50 years of Moog…
The Moog synthesizer is 50 years old this year. Over the next few issues we’ll be celebrating in style and kick things off by talking to Bernie Krause, the man who brought the Moog to the masses… The ‘inveterate technophobe’ Bernie Krause conquering his fears… Get away from your computers and discover the real world. […]
The Moog synthesizer is 50 years old this year. Over the next few issues we’ll be celebrating in style and kick things off by talking to Bernie Krause, the man who brought the Moog to the masses…
The ‘inveterate technophobe’ Bernie Krause conquering his fears…
Get away from your computers and discover the real world. That’s the philosophy of the man who brought the sound of the Moog to both pop music and feature films. Bernie Krause has some very definite opinions on technology and music making, and talks exclusively to MusicTech this month. In case you are unfamiliar with Bernie, he is one of the most influential musicians of the last 50 years with a career very much entwined in technology…
Born in 1938, Krause studied classical composition from the ridiculously early age of four years old before eventually settling on the guitar. This led to a slot in the band The Weavers (replacing Pete Seeger) before he went on to study the fledgling subject of electronic music at Mills College in San Francisco during which time Karlheinz Stockhausen was in residence there. It was also here that Krause met Paul Beaver to form the immensely-successful partnership Beaver & Krause. Together they began to champion the Moog synth, playing it on the Monkees Star Collector (one of the first pop songs to feature a synth) before playing with The Byrds, Stevie Wonder and The Doors, and introducing the synth to George Harrison in 1968.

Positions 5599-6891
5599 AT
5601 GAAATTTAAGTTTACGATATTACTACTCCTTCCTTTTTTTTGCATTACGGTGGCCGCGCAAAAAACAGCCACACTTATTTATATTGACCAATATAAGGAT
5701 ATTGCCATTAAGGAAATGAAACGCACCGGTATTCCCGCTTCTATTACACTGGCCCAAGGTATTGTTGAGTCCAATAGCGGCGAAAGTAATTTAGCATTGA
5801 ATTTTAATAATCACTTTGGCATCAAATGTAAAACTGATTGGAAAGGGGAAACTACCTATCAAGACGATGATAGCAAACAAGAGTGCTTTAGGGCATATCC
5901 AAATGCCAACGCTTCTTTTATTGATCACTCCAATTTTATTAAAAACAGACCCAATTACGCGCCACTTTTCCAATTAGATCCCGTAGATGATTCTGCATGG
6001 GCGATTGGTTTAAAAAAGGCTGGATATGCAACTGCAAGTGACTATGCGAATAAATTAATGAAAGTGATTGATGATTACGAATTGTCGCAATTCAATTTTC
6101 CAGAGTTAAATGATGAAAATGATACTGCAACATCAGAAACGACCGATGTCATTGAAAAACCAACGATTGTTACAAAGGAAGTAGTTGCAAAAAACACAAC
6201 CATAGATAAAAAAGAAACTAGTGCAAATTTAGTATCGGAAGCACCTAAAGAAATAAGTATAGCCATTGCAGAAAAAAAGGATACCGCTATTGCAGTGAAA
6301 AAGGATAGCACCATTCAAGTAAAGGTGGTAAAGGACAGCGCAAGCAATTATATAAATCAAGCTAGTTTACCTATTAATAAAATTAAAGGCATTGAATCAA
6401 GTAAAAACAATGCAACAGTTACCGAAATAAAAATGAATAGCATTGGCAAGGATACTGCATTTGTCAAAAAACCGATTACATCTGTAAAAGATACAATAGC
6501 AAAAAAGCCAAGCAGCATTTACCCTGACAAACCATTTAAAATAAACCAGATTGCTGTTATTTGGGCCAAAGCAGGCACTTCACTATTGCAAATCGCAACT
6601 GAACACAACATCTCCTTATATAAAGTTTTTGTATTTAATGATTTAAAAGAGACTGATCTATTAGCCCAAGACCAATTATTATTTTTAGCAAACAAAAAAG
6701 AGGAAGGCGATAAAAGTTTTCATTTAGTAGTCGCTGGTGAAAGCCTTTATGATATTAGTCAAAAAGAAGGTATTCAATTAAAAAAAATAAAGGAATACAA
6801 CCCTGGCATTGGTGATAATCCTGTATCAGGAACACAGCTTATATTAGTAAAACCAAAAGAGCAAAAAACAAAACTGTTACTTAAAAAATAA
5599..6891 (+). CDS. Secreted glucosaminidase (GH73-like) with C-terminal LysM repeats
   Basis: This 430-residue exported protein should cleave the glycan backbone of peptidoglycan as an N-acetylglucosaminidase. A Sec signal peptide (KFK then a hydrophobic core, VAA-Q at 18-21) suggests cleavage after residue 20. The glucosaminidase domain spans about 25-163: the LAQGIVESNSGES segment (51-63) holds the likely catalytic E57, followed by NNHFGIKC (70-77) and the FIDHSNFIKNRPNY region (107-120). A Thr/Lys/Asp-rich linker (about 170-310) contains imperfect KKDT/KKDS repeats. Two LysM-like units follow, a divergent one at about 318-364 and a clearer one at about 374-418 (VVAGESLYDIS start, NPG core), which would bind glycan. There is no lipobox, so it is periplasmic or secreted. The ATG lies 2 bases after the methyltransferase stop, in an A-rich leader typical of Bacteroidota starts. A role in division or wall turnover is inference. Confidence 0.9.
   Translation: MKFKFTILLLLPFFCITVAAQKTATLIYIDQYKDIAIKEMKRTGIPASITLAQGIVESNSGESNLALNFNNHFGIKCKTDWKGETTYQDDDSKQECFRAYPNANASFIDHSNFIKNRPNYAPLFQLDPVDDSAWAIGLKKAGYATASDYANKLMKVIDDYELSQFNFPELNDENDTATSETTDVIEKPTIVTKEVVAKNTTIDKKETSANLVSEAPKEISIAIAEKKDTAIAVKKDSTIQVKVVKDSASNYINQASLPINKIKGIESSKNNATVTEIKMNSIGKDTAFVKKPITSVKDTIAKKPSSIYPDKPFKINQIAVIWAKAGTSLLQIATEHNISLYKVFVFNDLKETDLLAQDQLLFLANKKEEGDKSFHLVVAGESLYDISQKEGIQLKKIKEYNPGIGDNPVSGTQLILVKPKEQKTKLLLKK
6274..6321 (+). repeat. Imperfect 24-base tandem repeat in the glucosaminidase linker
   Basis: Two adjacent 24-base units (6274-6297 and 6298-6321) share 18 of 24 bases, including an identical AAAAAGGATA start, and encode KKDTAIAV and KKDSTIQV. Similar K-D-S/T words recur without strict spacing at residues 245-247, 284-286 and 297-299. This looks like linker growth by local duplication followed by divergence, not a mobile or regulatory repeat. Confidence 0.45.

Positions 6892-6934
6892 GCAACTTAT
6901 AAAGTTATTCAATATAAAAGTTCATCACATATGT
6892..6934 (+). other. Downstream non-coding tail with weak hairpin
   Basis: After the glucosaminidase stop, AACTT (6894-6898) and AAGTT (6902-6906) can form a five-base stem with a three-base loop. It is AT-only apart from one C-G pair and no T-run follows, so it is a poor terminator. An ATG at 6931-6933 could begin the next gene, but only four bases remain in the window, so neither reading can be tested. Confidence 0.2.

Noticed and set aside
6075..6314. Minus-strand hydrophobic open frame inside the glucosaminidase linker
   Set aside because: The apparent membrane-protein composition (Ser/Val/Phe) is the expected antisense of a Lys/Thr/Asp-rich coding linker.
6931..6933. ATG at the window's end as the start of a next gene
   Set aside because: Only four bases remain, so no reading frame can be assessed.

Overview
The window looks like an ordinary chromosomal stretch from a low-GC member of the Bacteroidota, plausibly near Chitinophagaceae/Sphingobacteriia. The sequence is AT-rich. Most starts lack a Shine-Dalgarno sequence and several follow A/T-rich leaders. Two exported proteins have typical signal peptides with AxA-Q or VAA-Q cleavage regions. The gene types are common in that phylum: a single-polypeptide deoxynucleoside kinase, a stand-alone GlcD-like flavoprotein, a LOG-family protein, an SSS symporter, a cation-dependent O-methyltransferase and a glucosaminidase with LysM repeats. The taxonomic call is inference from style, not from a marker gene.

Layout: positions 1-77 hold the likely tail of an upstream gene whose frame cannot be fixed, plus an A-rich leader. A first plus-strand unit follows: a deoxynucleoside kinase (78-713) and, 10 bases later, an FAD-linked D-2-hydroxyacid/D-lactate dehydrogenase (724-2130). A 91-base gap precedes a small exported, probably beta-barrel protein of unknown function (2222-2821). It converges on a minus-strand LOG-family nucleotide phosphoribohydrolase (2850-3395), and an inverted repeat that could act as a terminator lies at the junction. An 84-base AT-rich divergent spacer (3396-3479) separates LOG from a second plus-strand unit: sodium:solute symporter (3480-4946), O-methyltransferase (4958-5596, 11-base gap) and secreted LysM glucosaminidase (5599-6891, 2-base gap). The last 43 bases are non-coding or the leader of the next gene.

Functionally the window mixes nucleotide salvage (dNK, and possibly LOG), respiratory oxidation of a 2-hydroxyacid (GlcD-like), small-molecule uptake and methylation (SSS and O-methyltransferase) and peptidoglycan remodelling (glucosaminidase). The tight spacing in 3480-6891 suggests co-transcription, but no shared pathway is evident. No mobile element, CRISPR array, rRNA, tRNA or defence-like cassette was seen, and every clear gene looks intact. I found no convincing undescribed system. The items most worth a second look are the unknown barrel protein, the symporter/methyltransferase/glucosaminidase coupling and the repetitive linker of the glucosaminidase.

The pair went on to provide synth sounds for some of the biggest Hollywood films of the time including Apocalypse Now and Invasion Of The Body Snatchers. Since Beaver’s death in 1975, Krause has continued to release dozens of recordings of natural found sound from various environments, but the sound of the Moog is still close to his heart and he’s presenting a Moog film at the Cheltenham Music Festival in July as well as performing his soundscapes with The Great Animal Orchestra. (See later for details).
MusicTech: Tell us about your history with Moog synths – how did you get involved?
Bernie Krause: In the mid 60s, as an inveterate technophobe, I met a very patient and kind man, Paul Beaver, who later became my music partner. Together, we bought one of the first Moog models (III) and introduced it to pop music and film on the West Coast and to some extent, the UK. Paul’s tutoring gradually gave me the confidence I needed to overcome the fears of the technology and to pass onto others, some of the skills that Paul imparted to me. Together and/or separately, we contributed to 135 feature films and can be heard on somewhere around 250 albums of the 60s and 70s (and after Paul’s death in 1975, my efforts into the early 80s). Paul and I turned out five albums, among them In A Wild Sanctuary, The Nonesuch Guide To Electronic Music, and Gandharva.
MT: What was it about the early Moogs that drew you in to using them?
BK: I was intrigued by how simple they were to use, especially with the re-creation of typical sounds I wanted
MT: Tell us a little about your time at Mills college and your experience with Stockhausen?